The weaponry in the game consists of three melee weapons and a variety of firearms. The first weapon you improvise by wrapping a lock and chain around one fist and punching with it. The second is a waterpipe valve you happen to rip from its place and use like brass knuckles. At a fairly early point you will come upon a fire axe and start doing some respectable damage; three hits from the fire axe kills most creatures, though it does have a slightly disorienting effect on your point of view since you "put your back into it" so to speak and your viewpoint reflects the realistic movement of your head in the swing... IE, you see your arms, then you see the floor, then you stand up again. There's a bolt action rifle, the same rifle with a sniper scope, a semi auto rifle, a SMG and even a flare gun which is supposed to be able to distract enemies with its heat in addition to damaging them. Your life is complicated by the fact that there is no targeting reticle... if you aren't right clicking to aim down the barrel, you literally are having to "eyeball it" which means you'll probably miss a lot.

The creatures themselves also follow a similar progression, and range from your standard frozen zombie looking guy to nightmare fuel not of this earth. There's the regular unarmed zombie guy (fat and thin versions), the zombie guy with an axe, the zombie guy with welder's gear, the zombie guy with a rifle, the zombie guy with the semi auto rifle, the zombie guy with a machine gun whose HEAD has been scooped out from the front with a fist sized melon-baller and had a blue light put in the cavity with a metal grate over it, the guy who's mutated into some kind of flying insect... all immune to cold and bearing limitless hostility toward anything exothermic. One particular "boss" type mob I find particularly perplexing... because he basically looks like a guy in a raincoat and a metal hat who has secured SMGs to each elbow with leather belts because his hands are too busy holding flashlights and being bolted through the wrists, secured to his helmet. The result is almost comical with a dash of "wtf" and an aftertaste of "yecch." The brig section also introduces "guy with goggles wrapped up like a mummy holding jail keys between his fingers clawing you up like he thinks he's wolverine." Uh. Ok.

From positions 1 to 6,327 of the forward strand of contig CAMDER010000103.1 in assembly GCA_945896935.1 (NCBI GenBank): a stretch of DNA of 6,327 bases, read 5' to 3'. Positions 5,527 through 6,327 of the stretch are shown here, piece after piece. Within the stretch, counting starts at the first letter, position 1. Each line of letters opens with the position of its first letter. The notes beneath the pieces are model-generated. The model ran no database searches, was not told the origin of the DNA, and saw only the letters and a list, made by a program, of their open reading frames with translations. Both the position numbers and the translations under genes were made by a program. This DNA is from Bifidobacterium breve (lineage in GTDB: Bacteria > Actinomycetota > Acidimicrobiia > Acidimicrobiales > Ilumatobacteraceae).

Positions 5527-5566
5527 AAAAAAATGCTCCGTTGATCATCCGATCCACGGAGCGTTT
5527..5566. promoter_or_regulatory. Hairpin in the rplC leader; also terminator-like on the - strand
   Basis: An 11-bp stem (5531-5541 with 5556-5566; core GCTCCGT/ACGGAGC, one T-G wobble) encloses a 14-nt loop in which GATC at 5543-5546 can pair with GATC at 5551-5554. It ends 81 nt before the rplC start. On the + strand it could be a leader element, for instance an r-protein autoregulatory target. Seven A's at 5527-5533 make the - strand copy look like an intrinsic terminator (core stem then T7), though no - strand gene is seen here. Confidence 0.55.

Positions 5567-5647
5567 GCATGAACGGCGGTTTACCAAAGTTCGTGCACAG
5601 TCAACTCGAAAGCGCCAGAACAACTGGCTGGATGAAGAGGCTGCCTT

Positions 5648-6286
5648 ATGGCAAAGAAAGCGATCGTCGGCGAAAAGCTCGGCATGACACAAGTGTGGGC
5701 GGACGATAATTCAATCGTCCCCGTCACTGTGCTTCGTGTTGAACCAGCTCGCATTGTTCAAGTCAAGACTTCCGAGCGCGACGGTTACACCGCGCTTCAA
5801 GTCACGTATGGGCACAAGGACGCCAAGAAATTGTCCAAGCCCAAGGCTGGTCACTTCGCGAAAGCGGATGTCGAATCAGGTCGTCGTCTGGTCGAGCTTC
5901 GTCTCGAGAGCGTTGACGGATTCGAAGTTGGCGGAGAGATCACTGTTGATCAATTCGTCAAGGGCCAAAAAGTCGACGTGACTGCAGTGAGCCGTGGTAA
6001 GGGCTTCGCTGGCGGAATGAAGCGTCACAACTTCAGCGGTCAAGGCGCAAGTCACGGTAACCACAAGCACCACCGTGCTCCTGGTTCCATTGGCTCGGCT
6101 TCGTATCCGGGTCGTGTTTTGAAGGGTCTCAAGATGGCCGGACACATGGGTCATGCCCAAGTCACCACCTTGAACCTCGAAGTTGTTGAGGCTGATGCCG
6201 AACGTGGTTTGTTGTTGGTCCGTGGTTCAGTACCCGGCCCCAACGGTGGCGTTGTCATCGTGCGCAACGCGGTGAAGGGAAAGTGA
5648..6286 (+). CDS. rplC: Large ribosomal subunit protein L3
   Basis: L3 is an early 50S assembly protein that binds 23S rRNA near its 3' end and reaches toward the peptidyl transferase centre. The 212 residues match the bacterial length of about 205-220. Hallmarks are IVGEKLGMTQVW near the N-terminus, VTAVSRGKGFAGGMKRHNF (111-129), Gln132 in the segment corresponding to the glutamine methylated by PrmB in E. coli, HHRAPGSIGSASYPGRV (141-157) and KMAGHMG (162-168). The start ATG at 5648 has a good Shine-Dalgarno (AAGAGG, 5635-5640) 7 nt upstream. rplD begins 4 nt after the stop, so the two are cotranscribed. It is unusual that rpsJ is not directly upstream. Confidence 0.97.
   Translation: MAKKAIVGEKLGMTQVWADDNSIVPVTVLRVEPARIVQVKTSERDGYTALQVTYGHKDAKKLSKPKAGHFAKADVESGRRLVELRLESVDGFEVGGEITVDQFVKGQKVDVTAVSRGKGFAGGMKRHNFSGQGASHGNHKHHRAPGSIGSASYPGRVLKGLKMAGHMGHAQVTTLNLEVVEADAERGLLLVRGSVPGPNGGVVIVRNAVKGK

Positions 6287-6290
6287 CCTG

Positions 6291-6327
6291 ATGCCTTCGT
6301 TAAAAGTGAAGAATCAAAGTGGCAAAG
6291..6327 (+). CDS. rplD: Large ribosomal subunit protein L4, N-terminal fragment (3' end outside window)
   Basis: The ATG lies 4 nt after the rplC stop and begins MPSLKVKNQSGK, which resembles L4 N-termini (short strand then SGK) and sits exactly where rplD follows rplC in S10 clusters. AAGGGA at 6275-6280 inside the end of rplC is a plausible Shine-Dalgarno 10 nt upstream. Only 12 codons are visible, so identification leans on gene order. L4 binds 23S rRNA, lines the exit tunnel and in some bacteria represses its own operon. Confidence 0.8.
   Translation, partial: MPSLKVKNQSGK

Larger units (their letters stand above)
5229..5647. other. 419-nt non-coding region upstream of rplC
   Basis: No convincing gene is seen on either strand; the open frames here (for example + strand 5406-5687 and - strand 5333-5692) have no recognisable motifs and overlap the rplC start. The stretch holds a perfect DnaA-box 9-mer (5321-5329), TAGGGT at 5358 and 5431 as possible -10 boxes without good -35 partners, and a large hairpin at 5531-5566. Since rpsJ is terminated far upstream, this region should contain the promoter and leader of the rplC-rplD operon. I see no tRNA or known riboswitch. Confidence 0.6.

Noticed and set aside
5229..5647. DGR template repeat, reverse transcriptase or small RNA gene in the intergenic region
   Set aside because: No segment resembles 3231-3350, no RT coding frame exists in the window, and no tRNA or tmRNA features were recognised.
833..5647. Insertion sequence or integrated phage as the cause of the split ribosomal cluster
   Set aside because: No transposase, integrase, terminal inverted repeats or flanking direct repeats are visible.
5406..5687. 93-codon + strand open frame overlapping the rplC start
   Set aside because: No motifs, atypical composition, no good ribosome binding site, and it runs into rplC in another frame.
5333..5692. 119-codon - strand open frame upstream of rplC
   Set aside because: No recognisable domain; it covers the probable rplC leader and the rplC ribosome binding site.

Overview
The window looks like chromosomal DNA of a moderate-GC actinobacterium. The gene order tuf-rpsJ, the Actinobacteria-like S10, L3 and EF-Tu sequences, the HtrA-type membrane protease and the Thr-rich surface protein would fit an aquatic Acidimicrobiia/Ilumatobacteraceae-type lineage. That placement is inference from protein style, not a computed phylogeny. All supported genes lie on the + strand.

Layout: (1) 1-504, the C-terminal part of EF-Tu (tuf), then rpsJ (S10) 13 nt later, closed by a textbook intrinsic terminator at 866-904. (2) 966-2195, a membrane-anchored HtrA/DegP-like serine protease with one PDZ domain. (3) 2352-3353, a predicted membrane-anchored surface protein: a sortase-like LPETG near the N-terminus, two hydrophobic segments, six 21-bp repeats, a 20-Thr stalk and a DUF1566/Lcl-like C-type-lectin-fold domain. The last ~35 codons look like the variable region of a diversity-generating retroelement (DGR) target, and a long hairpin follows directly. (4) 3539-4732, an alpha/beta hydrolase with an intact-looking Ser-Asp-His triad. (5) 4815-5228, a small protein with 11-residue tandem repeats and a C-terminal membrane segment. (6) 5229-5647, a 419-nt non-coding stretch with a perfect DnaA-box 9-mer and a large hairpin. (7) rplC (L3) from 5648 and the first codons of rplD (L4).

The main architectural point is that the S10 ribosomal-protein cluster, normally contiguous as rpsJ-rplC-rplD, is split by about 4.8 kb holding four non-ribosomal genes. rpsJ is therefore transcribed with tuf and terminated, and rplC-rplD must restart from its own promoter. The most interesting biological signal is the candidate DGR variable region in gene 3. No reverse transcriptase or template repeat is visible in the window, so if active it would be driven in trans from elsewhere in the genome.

But that's not all... apparently your character is some manner of psychic, though it may just be a side effect of whatever the hell is going on in this creaky old boat at the north pole. Often you will come across the frozen corpse of a crewman, usually in such an arrangement that it is part of some obstacle to your progress. For instance, you may find a corpsicle half sticking out of a block of ice and snow protruding from a door that was forced open by a deluge and the accumulation of frozen water is now blocking your path onward. Your character has some kind of psych ability that is part vulcan mind meld, part quantum leap. By touching the corpse, you will then experience the past through the eyes of the dead man, but you can have him behave differently so that history is changed and he does not die. To continue the above example, you could touch the corpse half-sticking out of the ice and snow buildup, and relive his final moments in the boat's accident, but instead of dying when the door bursts open and the frigid water overwhelms him, you might find a wrench on the ground and quickly use it to open a nearby valve, draining the adjacent room of the water threatening to overwhelm the bulkhead, thus saving the crewman's life. When you return to your own body, you'll find the corpse no longer there, the ice and snow absent, and the door undamaged, allowing you to continue on your way.